Srinivasa Ramanujan (1887 – 1920) was an Indian mathematician who made extraordinary contributions to mathematical analysis, number theory, infinite series, and continued fractions. He was born in Erode, a small town in Tamil Nadu state, India in a poor Tamil Brahmin family. He was a self-taught mathematician with an uncanny ability to manipulate formulae. Suffering from poverty and moving from one petty job to another as he pursued his mathematical inspirations. After contacting few British mathematicians and not receining a favorable reply, Ramanujan wrote to G H Hardy in 1913. Hardy recognised some of Ramanujan’s formulae but others “seemed scarcely possible to believe”. After he saw Ramanujan’s theorems on continued fractions, Hardy commented that the “[theorems] defeated me completely; I had never seen anything in the least like them before”. He figured that Ramanujan’s theorems “must be true, because, if they were not true, no one would have the imagination to invent them”. Hardy asked a colleague, J E Littlewood, to take a look at the papers. Littlewood was amazed by the mathematical genius of Ramanujan. After discussing the papers with Littlewood, Hardy concluded that the letters were “certainly the most remarkable I have received” and commented that Ramanujan was “a mathematician of the highest quality, a man of altogether exceptional originality and power”. Both Hardy and Littlewood were comparing him with Jacobi, the great German master of formulae. Hardy arranged for him to come to Cambridge, persuading Madras University to grant him a research scholarship. Hardy had a very high opinion of Ramanujan, at least in terms of pure “natural” talent. Ramanujan produced, with Hardy, some remarkable mathematics, and left behind him his extraordinary notebooks, which have since been transcribed and published and continue to be studied, but the English climate and food did not agree with him. He con-tracted tuberculosis, and returned to India in 1918, to die two years later.When Ramanujan was dying of tuberculosis in a hospital, G H Hardy would frequently visit him. It was on one of these visits that the following occurred according to C. P. Snow.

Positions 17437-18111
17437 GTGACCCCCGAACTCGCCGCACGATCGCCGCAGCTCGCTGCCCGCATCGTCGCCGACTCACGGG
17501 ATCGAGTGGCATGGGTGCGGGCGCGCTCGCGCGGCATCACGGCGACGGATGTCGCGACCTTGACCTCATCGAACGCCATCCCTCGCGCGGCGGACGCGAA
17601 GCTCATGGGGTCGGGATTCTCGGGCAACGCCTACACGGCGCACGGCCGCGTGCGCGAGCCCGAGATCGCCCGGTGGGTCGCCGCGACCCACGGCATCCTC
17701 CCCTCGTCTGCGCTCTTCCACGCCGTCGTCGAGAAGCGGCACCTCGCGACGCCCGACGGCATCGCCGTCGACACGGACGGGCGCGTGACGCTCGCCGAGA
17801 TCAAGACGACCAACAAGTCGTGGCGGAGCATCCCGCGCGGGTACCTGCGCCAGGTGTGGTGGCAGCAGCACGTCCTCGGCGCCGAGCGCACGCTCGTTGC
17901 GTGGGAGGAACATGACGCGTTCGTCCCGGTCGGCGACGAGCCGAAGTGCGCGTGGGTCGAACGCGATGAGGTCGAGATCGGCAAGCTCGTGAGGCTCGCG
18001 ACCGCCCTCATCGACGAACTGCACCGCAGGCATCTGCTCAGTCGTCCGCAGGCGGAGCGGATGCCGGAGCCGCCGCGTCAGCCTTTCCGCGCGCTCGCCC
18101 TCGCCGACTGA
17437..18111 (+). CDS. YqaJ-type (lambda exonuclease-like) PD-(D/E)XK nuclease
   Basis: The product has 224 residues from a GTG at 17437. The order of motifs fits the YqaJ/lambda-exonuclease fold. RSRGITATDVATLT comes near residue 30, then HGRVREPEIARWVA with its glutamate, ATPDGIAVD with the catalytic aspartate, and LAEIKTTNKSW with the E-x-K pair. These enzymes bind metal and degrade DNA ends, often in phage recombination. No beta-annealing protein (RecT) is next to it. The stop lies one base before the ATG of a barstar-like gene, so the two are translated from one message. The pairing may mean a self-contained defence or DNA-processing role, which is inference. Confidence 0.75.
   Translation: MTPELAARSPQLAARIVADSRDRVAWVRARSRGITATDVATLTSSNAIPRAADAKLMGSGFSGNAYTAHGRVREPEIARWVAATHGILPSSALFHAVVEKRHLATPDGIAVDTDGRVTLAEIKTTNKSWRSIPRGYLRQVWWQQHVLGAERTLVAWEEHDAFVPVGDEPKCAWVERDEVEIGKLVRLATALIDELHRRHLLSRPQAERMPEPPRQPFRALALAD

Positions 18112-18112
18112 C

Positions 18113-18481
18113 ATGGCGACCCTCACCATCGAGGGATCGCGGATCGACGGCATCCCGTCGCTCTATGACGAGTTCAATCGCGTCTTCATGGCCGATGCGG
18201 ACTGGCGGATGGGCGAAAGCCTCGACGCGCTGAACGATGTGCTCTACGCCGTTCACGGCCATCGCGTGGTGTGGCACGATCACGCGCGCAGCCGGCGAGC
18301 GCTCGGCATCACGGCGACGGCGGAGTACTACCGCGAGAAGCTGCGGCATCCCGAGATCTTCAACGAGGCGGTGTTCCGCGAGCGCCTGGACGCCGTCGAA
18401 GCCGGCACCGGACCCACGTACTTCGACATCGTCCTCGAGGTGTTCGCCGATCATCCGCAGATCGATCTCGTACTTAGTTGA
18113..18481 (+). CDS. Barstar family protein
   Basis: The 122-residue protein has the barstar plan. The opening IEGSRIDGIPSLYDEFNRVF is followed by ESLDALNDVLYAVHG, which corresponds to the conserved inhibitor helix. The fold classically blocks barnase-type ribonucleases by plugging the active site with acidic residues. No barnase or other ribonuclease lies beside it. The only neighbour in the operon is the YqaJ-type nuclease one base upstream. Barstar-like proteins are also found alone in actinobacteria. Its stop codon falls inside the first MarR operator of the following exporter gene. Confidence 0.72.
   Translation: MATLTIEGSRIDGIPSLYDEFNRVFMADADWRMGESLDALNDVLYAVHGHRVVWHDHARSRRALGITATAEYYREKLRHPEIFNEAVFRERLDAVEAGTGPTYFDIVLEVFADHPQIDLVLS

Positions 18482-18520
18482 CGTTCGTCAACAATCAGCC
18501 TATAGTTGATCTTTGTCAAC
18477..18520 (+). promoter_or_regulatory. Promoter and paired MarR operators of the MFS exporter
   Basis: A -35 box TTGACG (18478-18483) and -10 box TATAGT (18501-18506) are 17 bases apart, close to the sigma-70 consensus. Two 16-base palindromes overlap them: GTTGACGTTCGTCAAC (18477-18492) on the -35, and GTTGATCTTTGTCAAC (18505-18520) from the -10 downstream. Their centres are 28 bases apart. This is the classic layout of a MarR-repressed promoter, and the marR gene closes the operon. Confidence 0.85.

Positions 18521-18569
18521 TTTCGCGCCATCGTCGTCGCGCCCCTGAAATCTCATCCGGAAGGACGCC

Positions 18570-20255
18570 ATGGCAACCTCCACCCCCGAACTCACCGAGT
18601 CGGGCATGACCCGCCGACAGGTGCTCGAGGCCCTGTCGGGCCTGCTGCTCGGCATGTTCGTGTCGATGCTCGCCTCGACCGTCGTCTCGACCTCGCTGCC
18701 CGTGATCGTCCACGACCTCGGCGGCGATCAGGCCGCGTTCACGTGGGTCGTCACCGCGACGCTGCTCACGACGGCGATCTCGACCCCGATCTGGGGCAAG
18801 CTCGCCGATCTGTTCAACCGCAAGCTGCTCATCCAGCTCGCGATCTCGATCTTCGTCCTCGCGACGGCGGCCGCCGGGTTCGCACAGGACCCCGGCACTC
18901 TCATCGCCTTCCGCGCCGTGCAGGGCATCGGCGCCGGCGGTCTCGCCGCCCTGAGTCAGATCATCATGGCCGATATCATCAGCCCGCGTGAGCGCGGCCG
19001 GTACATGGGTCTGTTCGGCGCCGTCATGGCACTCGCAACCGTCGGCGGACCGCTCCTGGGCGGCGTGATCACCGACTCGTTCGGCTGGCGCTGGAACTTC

Hardy used to visit him, as he lay dying in hospital at Putney. It was on one of those visits that there happened the incident of the taxicab number. Hardy had gone out to Putney by taxi, as usual his chosen method of conveyance. He went into the room where Ramanujan was lying. Hardy, always inept about introducing a conversation, said, probably without a greeting, and certainly as his first remark: ‘I thought the number of my taxicab was 1729. It seemed to me rather a dull number.’ To which Ramanujan replied: ‘No, Hardy! No, Hardy! It is a very interesting number. It is the smallest number expressible as the sum of two [positive] cubes in two different ways.’
The two different ways are these:
The Hardy-Ramanujan numbers or taxicab numbers are the smallest positive integers that are the sum of 2 cubes of positive integers in ways. The taxicab numbers from to are as under: